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Low interest rates abound, time for a Windfall?

Water, water everywhere and no a drop to drink, quoted the Ancient Mariner.

Coleridge’s great words were about being left adrift in a small boat with a grand thirst and nothing but the undrinkable sea all around. There seems a parallel in this age’s ultra low interest rate environment. It seems increasingly hard to find anywhere to save your cash with any hope of a decent return.

Interest rates are at all-time lows and don’t really look like they are going anywhere much better soon. This is fine of course, if you have a tracker rate mortgage or a standard variable rate mortgage, but rubbish if you have cash savings.

Wages are stagnating and while the Government has acknowledged that the housing market is beset with issues, it doesn’t really seem to know what to do about it.

And now, joy of joys, we have the news that annual inflation has been calculated as being at its highest for two and a half years.1

The Consumer Price Index reached 1.8 per cent in January, up from December’s 1.6 per cent. This is largely due to the rises of fuel and food, reports the BBC. Oh, that’s all right then.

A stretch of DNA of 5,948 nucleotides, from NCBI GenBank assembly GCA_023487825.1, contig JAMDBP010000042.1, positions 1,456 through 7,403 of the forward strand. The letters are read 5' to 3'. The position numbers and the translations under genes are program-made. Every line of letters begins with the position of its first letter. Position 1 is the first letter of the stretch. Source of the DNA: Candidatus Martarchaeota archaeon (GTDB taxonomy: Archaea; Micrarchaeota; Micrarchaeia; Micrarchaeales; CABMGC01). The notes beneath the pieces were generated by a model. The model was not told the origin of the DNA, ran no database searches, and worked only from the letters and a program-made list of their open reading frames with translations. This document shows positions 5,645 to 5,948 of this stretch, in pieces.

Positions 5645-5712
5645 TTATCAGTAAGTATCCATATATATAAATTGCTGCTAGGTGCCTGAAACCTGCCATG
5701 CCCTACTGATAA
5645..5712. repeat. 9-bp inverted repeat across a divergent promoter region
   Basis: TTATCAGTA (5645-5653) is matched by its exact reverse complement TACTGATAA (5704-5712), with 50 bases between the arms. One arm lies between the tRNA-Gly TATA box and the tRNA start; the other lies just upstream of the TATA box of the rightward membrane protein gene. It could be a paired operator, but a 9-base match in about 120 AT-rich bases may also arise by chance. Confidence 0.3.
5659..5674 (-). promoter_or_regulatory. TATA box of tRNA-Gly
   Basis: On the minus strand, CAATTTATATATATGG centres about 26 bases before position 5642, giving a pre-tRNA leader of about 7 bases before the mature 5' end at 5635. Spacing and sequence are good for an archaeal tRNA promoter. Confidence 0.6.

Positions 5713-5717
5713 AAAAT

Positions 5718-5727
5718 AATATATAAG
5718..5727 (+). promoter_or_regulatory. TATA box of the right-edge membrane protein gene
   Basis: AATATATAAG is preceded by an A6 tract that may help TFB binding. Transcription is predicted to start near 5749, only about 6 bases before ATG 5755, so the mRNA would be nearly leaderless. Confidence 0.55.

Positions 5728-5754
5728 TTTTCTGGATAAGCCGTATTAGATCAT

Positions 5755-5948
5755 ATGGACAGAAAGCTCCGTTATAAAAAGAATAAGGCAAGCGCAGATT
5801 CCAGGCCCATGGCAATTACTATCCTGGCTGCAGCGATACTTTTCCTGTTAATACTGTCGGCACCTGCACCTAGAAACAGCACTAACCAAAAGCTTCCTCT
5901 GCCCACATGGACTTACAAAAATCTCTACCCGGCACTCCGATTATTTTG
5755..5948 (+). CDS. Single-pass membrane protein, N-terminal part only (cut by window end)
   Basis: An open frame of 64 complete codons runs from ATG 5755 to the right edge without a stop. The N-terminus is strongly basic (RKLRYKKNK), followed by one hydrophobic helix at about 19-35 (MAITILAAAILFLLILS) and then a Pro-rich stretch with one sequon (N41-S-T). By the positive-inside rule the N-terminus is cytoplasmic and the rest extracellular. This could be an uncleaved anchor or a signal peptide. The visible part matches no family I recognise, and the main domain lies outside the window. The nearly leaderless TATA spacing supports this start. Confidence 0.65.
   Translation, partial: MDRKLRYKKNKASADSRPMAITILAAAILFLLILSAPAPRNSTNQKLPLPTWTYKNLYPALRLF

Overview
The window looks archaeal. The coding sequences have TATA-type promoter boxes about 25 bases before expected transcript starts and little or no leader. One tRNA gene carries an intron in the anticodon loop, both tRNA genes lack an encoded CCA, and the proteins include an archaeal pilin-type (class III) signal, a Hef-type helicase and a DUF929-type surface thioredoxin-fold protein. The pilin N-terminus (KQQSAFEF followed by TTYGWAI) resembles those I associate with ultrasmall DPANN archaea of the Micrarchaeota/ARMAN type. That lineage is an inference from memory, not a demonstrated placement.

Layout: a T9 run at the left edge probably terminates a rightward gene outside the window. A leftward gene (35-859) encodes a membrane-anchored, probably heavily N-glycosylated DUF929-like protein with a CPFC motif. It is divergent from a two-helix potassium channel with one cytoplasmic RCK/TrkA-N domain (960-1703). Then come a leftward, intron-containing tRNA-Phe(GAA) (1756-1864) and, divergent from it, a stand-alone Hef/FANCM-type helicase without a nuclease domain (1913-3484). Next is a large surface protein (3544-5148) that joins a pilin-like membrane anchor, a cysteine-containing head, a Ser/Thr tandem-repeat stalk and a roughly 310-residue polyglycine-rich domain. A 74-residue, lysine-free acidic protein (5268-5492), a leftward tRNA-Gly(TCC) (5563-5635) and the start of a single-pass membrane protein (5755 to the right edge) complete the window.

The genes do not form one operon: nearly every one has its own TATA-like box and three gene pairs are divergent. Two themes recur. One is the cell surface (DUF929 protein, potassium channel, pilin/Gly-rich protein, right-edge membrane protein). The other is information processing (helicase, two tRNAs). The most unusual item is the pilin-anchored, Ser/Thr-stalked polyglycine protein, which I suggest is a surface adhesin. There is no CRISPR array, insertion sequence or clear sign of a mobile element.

For investors, the stock market is pushing all-time highs, which you may view as good news – but not if you aren’t prepared to take the risk.

And as if this wasn’t enough for a lousy back-drop for savers, we now learn that Premium Bonds – the nation’s favourite savings vehicle – will cut the number of prizes it offers by more than 5,000, further lowering the already slim chances of winning anything substantial.2

But we like to think we can offer some good news in this desert of bad.

It’s called our Windfall Bond.

The Windfall Bond, which is actually a variable rate notice account, is unique. It’s based on the same principles of generating growth after a qualifying period by way of monthly prize draw but, with odds of winning of 64/1 in the course of the first 12 draws.

The breakdown of the Windfall Bond draw ensures there are 13 opportunities to win each month – which equates to 156 in each calendar year. Compare those odds with the Premium Bond. According to the Premium Bond calculator on moneysavingexpert.com, a holding of £10,000 has a 1/367 chance of winning a £1,000 prize over the course of 12 draws.

Each bond is £10,000 and, unlike Premium Bonds pays interest at a rate that is linked to the Bank of England Bank Rate, currently paying 0.25%. But the draw structure – 10 prizes of £1,000, two of £10,000 and one of £50,000 greatly enhances the chance of an, erm, windfall.

So that’s good news, isn’t it?

Find out more about our Windfall Bond here or call one of our friendly and highly-trained advisers on 03330 140141.

 

1. http://www.bbc.co.uk/news/business-38966692
2. http://www.bbc.co.uk/news/business-38893452

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